A Hun, yes. But not him of myth and history. Rather, the father of my sweetheart. A good man. A kind man. In the likeness of Einstein but with less hair. Shorter cropped. His daughter says he looks like every other Hungarian man. Yet I find his eyes, smiling always, different. In a land where pathos defines the national identity.
bells at noon
our first drink
to the past
He returns from his basement with a special bottle. Dust as its label and a marker of its aging. Its strength. He smiles and pours another shot. Then another. The spirit inspires our tongues. My rudimentary Magyar becomes fluid in my floating mind. His discourse on the apricots and pears in his orchard, of this special autumn peach distillation, makes perfect sense. Warrants one last toast.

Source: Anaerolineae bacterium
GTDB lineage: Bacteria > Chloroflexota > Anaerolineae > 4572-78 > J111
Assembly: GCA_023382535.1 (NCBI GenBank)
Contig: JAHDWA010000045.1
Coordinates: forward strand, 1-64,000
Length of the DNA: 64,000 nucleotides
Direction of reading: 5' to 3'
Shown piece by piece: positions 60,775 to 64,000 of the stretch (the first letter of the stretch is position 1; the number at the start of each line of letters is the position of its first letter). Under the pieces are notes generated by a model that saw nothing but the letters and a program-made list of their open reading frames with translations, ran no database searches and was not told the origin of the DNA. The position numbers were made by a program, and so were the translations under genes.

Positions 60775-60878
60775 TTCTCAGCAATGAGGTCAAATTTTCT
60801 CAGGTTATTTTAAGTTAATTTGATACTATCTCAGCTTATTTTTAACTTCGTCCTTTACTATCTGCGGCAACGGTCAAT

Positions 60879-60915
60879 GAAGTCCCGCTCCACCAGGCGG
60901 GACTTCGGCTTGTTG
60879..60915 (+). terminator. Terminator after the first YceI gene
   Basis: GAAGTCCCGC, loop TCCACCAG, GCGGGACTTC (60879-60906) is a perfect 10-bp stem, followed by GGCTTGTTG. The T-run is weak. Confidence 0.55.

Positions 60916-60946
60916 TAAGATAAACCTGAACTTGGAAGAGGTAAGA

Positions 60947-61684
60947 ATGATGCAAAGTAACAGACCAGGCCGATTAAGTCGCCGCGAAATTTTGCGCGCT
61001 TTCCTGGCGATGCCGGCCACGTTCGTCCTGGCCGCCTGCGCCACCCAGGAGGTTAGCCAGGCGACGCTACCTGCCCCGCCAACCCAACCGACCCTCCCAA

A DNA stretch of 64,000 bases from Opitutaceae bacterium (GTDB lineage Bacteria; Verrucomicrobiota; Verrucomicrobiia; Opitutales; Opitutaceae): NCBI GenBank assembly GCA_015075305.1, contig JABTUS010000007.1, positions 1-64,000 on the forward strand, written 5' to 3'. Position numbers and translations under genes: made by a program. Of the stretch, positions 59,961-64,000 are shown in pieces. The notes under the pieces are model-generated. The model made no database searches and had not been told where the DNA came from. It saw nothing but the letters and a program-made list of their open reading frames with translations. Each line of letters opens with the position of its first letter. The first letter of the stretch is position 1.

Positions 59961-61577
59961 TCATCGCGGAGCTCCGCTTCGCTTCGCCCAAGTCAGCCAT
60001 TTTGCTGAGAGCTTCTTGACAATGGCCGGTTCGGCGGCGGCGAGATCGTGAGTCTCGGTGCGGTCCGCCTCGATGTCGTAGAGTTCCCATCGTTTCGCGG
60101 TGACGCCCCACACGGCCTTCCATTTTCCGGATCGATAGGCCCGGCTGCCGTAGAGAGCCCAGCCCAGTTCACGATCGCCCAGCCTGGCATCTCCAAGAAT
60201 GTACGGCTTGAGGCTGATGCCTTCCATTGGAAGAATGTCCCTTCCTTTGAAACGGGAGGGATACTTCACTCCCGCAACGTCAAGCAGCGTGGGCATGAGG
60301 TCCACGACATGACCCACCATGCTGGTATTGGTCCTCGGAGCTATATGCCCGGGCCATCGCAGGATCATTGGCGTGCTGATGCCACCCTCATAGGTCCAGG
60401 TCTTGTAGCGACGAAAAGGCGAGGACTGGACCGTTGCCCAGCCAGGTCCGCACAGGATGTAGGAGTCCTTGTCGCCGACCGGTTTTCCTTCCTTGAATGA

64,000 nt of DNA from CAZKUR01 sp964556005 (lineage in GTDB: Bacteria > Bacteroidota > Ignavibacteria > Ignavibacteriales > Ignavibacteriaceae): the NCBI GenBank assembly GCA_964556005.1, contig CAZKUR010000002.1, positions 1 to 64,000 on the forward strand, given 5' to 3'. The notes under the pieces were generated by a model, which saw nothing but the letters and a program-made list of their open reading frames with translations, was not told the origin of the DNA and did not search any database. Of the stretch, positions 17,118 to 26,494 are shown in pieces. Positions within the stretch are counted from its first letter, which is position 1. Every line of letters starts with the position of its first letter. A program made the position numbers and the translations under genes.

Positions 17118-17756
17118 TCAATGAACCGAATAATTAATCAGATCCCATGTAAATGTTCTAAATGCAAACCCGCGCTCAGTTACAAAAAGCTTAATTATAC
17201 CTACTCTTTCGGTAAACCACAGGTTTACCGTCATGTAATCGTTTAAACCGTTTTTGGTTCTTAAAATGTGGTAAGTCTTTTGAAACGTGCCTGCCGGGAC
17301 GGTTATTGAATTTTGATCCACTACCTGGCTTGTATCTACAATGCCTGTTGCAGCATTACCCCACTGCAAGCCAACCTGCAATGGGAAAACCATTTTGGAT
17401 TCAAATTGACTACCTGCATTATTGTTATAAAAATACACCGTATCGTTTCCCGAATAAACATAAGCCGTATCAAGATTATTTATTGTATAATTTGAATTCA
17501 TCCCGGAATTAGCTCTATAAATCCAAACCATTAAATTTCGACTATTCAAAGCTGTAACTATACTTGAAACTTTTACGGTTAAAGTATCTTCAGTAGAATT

the saccharine burn
still to come
began publishing his poems in 2009, though his fascination with Eastern short-form
genres began much earlier. In 2017, he won the Snapshot Press eChapbook Award for his
collection of haibun,
Harvesting Stones (published in 2019). His poems have appeared
in numerous print and online journals such as Poetry Canada, Contemporary Haibun
Online, and Haibun Today, among others, and are anthologized in Volumes
11, 12, and 16 of the Contemporary Haibun series (Red Moon Press).
Caretti has engaged deep contemplation about the human condition as a monastic and
during periods of both retreat and pilgrimage, and continues to cultivate those same
musings in his writing. He is inspired by the myriad ways humans seek happiness, and
is intimately aware of his own leanings toward writing, cycling, and travel.